I am getting ready to begin Right Start Math level B with my son. I recently bought the supplement books, Addition facts that stick and Subtraction facts that stick. Any recommendations on when in the RS2 level B book to add them in? Will using these supplements be helpful or are they not really needed with RS since there are so many math games?

Hi Kate,

I am homeschooling my 5 year old, and we have been using your book Kindergathen Math with Confidence. I am curious why you didn’t mentioned on your list of favorite and comple math programs.

Hi Claudia,

🤣 Thanks for pointing that out–I wrote this years before MWC was out, but I definitely need to add it!

Hope you and your 5yo are enjoying it, and happy math!

Kate

Hi Kate,

My son and I are in love with the program. We love the activities and the games. I really like the books list and the extra material we can use that we have around the house.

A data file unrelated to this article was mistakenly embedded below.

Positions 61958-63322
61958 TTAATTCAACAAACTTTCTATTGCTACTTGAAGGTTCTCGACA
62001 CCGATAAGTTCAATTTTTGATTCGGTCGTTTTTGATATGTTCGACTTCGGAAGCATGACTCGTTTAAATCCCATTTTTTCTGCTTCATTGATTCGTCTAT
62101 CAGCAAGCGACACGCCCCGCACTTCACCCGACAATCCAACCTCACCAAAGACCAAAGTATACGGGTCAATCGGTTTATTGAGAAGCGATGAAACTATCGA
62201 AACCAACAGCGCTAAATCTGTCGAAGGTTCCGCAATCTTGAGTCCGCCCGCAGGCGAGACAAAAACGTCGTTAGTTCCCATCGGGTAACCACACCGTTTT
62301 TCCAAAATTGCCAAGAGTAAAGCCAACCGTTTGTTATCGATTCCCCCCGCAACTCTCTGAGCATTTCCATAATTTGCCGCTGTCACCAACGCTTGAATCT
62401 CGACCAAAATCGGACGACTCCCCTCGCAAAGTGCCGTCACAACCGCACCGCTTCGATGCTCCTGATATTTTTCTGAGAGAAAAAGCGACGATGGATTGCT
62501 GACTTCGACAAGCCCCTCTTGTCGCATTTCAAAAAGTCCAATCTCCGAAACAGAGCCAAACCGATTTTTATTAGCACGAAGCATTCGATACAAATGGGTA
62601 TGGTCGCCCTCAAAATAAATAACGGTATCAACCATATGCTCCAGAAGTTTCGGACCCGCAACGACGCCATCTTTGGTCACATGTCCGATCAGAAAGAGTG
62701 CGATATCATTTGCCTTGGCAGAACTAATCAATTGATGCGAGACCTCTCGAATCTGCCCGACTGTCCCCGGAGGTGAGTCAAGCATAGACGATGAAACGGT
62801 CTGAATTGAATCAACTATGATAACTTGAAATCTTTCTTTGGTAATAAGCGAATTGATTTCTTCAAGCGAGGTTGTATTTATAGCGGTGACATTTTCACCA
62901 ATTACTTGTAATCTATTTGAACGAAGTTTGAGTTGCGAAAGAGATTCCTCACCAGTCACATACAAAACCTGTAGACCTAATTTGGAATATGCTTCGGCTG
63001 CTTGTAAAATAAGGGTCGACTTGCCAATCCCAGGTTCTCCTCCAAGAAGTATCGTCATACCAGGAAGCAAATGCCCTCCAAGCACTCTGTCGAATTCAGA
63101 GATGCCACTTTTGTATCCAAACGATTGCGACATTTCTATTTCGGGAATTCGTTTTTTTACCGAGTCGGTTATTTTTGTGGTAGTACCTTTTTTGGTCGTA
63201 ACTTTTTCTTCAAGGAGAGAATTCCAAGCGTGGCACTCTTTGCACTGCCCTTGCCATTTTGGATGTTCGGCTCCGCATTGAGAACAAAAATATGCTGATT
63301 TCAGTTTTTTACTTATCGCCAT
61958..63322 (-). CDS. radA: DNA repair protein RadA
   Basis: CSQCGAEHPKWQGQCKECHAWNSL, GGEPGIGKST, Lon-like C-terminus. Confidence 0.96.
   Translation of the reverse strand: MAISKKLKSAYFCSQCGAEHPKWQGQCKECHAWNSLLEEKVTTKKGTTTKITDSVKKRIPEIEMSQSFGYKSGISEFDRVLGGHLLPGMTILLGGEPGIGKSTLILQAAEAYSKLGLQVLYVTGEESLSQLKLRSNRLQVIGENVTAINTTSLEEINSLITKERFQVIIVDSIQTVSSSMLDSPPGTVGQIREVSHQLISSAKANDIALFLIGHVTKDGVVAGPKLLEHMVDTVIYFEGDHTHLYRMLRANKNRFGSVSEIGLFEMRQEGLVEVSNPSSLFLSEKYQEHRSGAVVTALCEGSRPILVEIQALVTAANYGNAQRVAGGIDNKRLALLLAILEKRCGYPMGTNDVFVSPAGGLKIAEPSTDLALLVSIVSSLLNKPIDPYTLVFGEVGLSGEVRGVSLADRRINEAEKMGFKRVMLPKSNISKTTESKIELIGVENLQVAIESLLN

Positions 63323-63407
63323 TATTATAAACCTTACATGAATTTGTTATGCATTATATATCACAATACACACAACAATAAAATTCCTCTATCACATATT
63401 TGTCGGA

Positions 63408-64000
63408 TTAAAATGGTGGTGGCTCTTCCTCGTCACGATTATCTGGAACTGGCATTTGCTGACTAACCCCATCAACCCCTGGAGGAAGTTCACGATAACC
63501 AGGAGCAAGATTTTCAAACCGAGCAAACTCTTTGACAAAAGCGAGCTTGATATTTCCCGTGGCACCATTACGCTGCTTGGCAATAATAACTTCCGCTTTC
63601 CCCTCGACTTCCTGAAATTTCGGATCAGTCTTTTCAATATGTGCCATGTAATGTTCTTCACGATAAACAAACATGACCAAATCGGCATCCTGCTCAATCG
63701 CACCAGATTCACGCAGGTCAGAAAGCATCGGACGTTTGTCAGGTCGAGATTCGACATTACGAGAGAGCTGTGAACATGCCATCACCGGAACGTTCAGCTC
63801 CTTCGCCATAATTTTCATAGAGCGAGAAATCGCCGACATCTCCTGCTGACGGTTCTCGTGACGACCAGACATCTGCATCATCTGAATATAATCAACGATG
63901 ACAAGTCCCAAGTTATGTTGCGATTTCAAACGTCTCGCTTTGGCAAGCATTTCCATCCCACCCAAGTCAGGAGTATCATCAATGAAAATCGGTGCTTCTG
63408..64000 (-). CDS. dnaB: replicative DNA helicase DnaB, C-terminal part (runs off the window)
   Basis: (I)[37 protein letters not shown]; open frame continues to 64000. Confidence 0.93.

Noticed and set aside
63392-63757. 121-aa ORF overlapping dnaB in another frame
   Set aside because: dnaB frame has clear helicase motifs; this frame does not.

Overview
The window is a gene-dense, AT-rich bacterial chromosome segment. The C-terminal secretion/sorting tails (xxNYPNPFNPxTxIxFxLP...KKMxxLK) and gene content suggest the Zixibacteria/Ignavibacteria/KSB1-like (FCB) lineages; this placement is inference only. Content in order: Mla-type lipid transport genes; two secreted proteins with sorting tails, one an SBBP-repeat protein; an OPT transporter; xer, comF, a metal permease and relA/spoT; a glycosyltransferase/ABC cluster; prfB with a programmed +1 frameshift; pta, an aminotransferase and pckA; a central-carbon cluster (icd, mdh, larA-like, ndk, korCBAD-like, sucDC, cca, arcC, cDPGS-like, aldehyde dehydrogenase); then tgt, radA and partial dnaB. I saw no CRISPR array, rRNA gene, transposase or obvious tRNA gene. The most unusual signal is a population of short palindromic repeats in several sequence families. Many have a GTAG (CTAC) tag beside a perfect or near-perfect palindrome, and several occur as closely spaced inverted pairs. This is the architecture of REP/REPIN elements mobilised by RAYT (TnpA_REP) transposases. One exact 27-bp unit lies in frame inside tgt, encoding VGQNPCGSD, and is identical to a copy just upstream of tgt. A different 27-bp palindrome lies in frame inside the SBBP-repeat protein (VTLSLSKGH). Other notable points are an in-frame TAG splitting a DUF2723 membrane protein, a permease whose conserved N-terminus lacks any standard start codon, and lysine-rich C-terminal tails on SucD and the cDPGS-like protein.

Thank you.

So glad you and your sons are enjoying it, Claudia! Happy Math!

My 6 year old K son is struggling sitting for much of anything, but he does like the CTC Math online program that was on sale last month. so we bought a year and got another 6 months free for about $98. He liked it to start but fights sitting to do it… I still think he enjoys it once he will do it, but I still worry that I am not “Teaching” him enough… 🙁 I was thinking about RightStart Math for all the manipulatives and games, or Shiller Math – also manipulatives (Montessori – style) I am at such a loss trying to get him to comply and do much of anything these days.